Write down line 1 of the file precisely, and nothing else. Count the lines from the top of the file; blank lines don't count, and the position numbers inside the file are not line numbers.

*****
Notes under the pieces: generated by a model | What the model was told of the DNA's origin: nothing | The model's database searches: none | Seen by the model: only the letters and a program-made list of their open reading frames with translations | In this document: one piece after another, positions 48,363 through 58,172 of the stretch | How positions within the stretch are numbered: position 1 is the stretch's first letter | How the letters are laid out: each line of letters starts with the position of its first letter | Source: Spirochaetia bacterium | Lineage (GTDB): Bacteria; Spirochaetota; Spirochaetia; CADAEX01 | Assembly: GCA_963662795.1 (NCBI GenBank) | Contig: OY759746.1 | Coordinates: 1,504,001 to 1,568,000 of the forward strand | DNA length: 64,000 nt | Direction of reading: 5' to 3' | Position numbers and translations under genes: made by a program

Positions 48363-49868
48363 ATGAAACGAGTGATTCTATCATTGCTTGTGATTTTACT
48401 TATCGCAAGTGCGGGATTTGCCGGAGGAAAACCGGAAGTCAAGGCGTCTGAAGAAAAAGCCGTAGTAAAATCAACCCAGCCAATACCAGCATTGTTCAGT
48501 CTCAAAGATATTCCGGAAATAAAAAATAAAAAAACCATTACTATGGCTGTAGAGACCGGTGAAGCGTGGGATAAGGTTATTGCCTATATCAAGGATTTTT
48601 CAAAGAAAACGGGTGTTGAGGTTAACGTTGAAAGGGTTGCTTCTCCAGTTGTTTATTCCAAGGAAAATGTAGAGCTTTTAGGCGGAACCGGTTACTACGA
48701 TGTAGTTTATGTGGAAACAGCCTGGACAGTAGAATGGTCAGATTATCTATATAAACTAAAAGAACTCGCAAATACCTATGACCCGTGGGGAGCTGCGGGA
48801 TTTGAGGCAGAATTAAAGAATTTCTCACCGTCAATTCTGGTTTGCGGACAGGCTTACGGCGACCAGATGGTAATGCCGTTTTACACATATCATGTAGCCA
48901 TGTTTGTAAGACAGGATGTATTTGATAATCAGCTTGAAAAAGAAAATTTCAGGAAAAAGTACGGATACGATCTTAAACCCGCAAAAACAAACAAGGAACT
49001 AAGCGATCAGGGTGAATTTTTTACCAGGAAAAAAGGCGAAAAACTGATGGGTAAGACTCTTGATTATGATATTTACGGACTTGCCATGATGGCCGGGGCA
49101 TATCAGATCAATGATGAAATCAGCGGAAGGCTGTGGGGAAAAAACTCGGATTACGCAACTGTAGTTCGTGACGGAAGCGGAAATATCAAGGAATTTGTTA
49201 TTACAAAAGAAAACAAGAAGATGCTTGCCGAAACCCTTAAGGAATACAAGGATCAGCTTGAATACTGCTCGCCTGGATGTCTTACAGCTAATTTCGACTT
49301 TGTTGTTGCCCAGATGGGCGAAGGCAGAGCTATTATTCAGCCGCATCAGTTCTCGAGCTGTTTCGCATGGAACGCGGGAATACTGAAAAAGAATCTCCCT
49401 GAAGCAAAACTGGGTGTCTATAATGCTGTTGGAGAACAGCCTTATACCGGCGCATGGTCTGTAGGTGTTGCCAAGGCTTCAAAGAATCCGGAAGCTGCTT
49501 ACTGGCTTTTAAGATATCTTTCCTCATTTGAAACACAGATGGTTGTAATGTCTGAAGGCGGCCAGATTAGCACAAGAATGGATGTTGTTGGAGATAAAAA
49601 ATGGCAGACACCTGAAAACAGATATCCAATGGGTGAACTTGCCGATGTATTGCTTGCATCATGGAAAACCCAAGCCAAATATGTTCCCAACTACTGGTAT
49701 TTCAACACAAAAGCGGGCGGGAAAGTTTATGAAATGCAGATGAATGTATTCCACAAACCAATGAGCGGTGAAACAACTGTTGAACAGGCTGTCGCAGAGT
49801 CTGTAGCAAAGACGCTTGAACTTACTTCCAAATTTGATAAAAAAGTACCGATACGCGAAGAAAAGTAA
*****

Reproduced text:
Notes under the pieces: generated by a model | What the model was told of the DNA's origin: nothing | The model's database searches: none | Seen by the model: only the letters and a program-made list of their open reading frames with translations | In this document: one piece after another, positions 48,363 through 58,172 of the stretch | How positions within the stretch are numbered: position 1 is the stretch's first letter | How the letters are laid out: each line of letters starts with the position of its first letter | Source: Spirochaetia bacterium | Lineage (GTDB): Bacteria; Spirochaetota; Spirochaetia; CADAEX01 | Assembly: GCA_963662795.1 (NCBI GenBank) | Contig: OY759746.1 | Coordinates: 1,504,001 to 1,568,000 of the forward strand | DNA length: 64,000 nt | Direction of reading: 5' to 3' | Position numbers and translations under genes: made by a program